First, let’s see whether you qualify. If you’re standing at the lake shore on a gorgeous morning, looking at a blaze of autumn leaves reflected in the placid water, and there’s a canoe pulled up at a small wooden dock, and you think: “That canoe should have a body in it for my detective to find” – my friend, you’ve got the makings of a mystery writer.
Also, can you write sentences shorter than that last one? Good. May come in handy.
So you’ve got the makings, and you want to write mystery novels. Here are my tips.
You’ll find an independent income very, very helpful.
I know! I don’t have one either! My income is totally dependent. In fact it’s often reduced to standing on LinkedIn and craigslist, holding up a tin cup and a sign: WILL WORK FOR PRINTER PAPER. OH, AND INK CARTRIDGES, I NEED THOSE TOO.
Meanwhile, my employers, with a tunnel vision that I can only attribute to unhappy childhoods, insist on paying me to write dull business-oriented documents. I ask you, does the world need any more of those? No. What the world needs more of is mystery novels.
I start being helpful here. Well, kind of.
It helps to have an “in” with a police department. Even if you write cozies staffed with amateur detectives, you may end up needing a cop character, and you will want her to behave in a cop-like way. Or you can make him eccentric (eccentric cops are usually male), but you should still know the rules against which your budding Inspector Morse is planning to kick.
While you’re developing your “in” with the police, word your questions to them carefully. I once called a policeman with the following book-related query: “Suppose a woman named Zanthie meets a guy in an airport, and he asks her to look after his small daughter for a few minutes, and then he doesn’t come back, and the kid doesn’t speak English, so the woman takes the kid home with her, and – ”
“She shouldn’t take the kid home with her,” the cop interrupted. “She should take the kid to the authorities in the airport.”
“But if she does that, I won’t have a story.”
So how do we get around that one? Should we lie and tell the cop that Zanthie is spaced out on goofballs?
“But in that case,” he will interrupt, “she shouldn’t be driving.”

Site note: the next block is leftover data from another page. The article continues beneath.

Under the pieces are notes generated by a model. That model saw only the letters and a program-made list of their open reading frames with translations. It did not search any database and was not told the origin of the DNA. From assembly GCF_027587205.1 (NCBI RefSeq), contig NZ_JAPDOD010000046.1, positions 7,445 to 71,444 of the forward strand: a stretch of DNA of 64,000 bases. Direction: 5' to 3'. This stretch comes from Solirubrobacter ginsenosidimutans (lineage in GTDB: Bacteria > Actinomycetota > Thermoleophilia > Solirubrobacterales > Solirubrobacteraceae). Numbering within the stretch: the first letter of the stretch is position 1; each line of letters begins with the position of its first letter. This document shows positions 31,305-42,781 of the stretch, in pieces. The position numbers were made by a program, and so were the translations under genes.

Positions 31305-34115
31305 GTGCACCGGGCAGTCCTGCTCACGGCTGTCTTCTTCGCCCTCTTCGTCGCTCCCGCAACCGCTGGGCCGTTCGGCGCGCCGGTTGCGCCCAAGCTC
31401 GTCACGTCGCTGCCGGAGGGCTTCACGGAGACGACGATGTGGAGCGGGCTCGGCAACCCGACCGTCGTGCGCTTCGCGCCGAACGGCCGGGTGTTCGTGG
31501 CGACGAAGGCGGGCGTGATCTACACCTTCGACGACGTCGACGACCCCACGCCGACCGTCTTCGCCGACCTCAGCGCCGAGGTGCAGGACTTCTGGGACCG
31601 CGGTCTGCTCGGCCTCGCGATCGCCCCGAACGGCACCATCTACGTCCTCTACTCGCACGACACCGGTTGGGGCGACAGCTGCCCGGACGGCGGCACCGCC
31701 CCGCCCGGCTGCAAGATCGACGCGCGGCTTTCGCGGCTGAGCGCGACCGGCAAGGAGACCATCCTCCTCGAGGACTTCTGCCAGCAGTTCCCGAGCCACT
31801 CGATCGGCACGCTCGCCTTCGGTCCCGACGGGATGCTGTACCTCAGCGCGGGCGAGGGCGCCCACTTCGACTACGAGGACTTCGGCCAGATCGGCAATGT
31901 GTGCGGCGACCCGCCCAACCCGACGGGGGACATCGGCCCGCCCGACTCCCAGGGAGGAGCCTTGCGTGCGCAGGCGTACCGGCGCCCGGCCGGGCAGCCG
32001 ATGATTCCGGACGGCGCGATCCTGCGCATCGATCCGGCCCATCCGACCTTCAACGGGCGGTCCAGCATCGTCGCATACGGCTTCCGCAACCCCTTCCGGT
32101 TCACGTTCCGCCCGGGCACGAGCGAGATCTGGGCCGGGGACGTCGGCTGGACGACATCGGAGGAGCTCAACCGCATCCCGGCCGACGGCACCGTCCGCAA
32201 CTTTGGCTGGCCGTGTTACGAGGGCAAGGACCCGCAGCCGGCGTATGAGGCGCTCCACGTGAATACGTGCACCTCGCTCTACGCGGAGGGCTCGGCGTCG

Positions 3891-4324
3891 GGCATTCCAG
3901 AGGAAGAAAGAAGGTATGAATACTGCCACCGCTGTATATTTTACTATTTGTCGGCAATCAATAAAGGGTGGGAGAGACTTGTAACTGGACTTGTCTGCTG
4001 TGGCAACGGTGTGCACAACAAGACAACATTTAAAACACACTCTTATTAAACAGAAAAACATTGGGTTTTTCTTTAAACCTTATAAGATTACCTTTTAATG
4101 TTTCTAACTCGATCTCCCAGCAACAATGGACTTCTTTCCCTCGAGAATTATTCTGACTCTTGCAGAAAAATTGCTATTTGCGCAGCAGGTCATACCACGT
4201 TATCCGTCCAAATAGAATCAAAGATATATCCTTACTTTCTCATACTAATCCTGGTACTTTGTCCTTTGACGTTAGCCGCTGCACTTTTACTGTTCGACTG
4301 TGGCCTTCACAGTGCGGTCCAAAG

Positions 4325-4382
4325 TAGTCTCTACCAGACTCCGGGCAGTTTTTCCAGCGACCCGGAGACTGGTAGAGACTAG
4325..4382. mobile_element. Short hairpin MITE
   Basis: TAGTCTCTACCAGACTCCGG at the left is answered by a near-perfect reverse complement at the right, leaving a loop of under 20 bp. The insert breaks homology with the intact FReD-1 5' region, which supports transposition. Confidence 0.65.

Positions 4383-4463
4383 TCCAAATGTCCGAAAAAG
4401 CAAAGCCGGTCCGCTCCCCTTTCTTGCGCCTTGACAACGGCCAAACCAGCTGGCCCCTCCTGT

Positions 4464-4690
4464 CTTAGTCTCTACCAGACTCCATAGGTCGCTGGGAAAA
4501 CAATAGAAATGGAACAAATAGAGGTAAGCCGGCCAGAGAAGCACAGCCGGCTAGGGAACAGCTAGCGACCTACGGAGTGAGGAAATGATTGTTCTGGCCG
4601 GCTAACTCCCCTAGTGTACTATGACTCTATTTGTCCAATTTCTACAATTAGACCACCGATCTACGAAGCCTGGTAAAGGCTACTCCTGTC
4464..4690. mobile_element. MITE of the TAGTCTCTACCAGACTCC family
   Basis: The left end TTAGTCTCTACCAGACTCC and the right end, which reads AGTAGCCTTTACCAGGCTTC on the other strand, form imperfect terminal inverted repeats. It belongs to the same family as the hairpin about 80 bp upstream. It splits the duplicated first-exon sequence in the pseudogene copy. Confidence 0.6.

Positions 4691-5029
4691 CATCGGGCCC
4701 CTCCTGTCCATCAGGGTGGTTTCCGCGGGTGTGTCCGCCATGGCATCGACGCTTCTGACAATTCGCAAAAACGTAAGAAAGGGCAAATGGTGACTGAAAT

Cop logic. It’s so damned logical.
Timelines are helpful. Take my soon-to-be-published novel Fall Crush. (This is not the book that stars Zanthie. In Fall Crush, everyone behaves rationally. Well, except for the Frog Woman, but what do you expect from a spectral amphibian?)
In the course of writing Fall Crush, I created a five-page calendar in Word that lists every event in the book from July 21 through Thanksgiving 2008. This helped me pace my clues. It also charted developments like the progress of my heroine’s treatment for shingles, so I wouldn’t cure her in chapter 21 and start her scratching again two chapters later.
Okay, full disclosure. When I describe Fall Crush as “soon to be published,” I mean “in my dreams.” These are the same dreams in which I’m living in a flat in Highgate and dating Alan Rickman. Would you like to hear more about my dreams? No? Okay. The point is, a writer’s reach must exceed her grasp, or what the hell! As Browning might have said if he hadn’t come up with a better line.
The one indispensable guide to the writer’s life
And speaking of a writer’s dreams, the best advice I can give you when it comes to preparing for life as mystery writer – or almost any kind of writer – is to read The Unstrung Harp; or, Mr. Earbrass Writes a Novel.
In this short illustrated work, the great Edward Gorey takes Mr. Earbrass through the writing process from soup to going nuts: from trying to think of a plot, through making diagrams (similar to my calendar), to seeing his characters assume “a fitful and cloudy reality” and re-reading early chapters (“Dreadful, dreadful, DREADFUL”).
Also, staying up all night (“neglected sections of the plot loom on every hand”); discussing with his publishers (Scuffle & Dustcough) “the ramifications of a scheme for having his novels translated into Urdu”; and lamenting with other writers “the unspeakable horror of the literary life.”
Buy it. Read it. Believe it. You will end up feeling like Mr. Earbrass in this image. Take that on board.
Then go ahead and write your mystery novel anyway. And please, let me know how it’s going. We can lament the unspeakable horrors together.
(Illustration by Edward Gorey, from The Unstrung Harp; or, Mr. Earbrass Writes a Novel.)